Northeastern Ontario hospital adds CT scanner, with help from former resident
SUDBURY -- A small hospital in northeastern Ontario has recently introduced a new CT scanner to its arsenal, after years of fundraising and with a generous donation from a former resident.
The St. Joseph's Foundation of Elliot Lake began using the machine earlier this month. While a majority of the money came through private fundraisers, a last-minute donation from Suzanne Rogers pushed them over the top.
"So our $1.6 million project, which would have bought us a very good CT scanner, we were able to make a $1.8 million project and buy a top-of-the-line CT scanner," said William Elliott, chair of the foundation.
The donation was meaningful for Rogers, who is the wife of Edward Rogers, the chairman of Rogers Communication and son of Ted Rogers. While it's been quite some time, she has deep roots in the community.
"When people ask me where I'm from, they never expect to hear Elliot Lake," Rogers said with a chuckle. "So I'm definitely a northern girl. I have a big affection to Elliot Lake in my heart."
Commited $1 million
Rogers has committed to a $1 million donation over the next five years, coming from the Edward and Suzanne Rogers Foundation. The first portion of that funding was directed to the CT scanner.
"To me it wasn't a question of if I as going to do it, it was a question of how were we going to do this and how will this benefit the community of Elliot Lake," said Rogers.
Rogers' parents immigrated to the area, with her father working at a nearby mine. However, Rogers lost him in a mining accident when she was very young.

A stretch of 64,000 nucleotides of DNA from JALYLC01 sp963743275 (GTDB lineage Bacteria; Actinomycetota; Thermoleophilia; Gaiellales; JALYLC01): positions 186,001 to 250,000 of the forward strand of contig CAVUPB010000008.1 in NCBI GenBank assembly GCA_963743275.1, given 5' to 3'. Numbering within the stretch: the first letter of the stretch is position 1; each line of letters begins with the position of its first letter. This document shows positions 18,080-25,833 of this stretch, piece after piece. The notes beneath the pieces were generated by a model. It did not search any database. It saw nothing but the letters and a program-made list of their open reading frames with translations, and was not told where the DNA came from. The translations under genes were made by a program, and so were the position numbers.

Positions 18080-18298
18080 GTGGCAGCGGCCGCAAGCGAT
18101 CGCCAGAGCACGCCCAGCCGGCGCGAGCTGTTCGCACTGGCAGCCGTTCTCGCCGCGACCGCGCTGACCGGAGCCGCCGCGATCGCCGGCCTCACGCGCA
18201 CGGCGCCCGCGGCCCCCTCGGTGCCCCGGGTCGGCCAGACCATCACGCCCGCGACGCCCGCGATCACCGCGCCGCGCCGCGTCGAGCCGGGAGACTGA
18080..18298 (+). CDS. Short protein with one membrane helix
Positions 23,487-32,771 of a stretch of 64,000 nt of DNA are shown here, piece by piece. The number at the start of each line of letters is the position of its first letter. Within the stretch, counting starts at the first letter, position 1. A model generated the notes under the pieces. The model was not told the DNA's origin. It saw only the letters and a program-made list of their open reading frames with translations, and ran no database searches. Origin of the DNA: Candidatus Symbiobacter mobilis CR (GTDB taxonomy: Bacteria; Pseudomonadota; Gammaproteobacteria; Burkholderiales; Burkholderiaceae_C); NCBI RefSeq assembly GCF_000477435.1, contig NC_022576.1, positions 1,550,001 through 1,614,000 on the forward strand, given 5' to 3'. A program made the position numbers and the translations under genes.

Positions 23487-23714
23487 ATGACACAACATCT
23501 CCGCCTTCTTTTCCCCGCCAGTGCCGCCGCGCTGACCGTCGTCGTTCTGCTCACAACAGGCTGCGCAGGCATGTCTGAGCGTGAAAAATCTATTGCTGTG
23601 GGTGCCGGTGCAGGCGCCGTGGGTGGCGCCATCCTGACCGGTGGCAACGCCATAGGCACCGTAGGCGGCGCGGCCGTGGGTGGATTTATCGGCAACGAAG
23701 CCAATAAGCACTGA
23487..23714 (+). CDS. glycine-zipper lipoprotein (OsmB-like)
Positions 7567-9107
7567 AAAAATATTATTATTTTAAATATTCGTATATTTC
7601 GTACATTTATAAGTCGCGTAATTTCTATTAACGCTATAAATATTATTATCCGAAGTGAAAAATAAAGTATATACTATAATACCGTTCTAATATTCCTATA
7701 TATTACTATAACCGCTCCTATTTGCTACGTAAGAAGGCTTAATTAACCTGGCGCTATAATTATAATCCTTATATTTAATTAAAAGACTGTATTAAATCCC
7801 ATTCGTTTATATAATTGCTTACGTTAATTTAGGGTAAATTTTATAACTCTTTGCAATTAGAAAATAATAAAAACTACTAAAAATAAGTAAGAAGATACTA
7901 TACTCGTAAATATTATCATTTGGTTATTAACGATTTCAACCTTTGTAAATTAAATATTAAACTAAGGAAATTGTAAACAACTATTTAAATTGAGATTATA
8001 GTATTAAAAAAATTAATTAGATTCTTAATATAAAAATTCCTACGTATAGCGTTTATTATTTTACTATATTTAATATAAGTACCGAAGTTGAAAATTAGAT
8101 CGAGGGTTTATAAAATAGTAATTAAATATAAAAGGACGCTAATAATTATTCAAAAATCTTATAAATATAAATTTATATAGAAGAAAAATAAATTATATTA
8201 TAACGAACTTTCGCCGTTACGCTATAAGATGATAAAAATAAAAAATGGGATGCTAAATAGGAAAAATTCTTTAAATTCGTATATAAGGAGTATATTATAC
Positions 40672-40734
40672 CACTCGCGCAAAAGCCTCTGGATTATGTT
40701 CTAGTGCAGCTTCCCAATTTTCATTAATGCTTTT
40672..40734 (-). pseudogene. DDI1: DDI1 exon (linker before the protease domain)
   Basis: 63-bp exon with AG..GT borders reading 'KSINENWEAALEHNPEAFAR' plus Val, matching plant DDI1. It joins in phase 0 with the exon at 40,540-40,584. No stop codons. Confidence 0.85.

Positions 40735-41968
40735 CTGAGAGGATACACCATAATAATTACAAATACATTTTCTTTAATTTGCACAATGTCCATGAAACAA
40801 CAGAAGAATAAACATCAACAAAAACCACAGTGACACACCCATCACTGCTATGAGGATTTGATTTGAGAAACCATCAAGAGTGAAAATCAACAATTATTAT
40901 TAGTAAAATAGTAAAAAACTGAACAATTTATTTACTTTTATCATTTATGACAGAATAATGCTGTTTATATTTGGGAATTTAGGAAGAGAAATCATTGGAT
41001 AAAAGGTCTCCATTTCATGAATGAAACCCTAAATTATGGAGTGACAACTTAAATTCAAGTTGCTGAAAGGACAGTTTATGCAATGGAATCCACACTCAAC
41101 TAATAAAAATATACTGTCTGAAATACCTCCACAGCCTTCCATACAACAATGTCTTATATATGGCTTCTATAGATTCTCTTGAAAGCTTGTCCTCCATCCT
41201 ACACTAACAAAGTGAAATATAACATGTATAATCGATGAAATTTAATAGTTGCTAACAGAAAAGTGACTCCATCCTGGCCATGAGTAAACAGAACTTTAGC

"I'm very proud of the CT machine," Rogers said. "It will have my father's name on the door. So to me, it's really a full circle for my father's life in Elliot Lake and to be able to honour him this way, is very, very important to me."
The scanner is expected to have a significant impact. Prior to its installation, paramedics would typically bring patients in need of a scan to either Sudbury or Sault Ste. Marie for treatment. But now, Elliott said patients can expect an improved, faster experience.
"You'll go directly to the hospital here, they'll do the diagnostic here and you'll get the treatment here," Elliott said. "So the speed of treatment is obviously related to potential outcomes. The faster you get treatment, the greater the chance that you're going to have a positive outcome."
Free up staff time
Not only will it improve the patient experience, but Elliott said it will free up staff from taking extra trips, which in turn will also be an added safety step in hazardous weather. In a time when hospital staff rarely see good news, it was a welcome change.
"The suite is beautiful. The equipment is state of the art," Elliott said. "There's a lot of pride from the staff now that we've done this, that we have this. You can see when you talk to them. I mean, this is a real point of pride for them now when they talk about the hospital and services that the hospital offers."
The hospital is already looking ahead for how to spend the next installment. Elliot said many of the patient beds need to be redone, which comes at a hefty price tag of approximately $6000 a unit.
Rogers, who spearheads many charity endeavours through her foundation, said it is a perfect fit. She already works closely with Sick Kids Hospital in Toronto. She said she's hopeful to be asked about future ways she can help Elliot Lake.
"My mission's always been to be part of the community and to be able to use my voice, my presence to be able to raise awareness to groups that I support," Rogers said. "So I do use my voice and I do use any presence that I have to bring attention to these causes that might not get as much attention."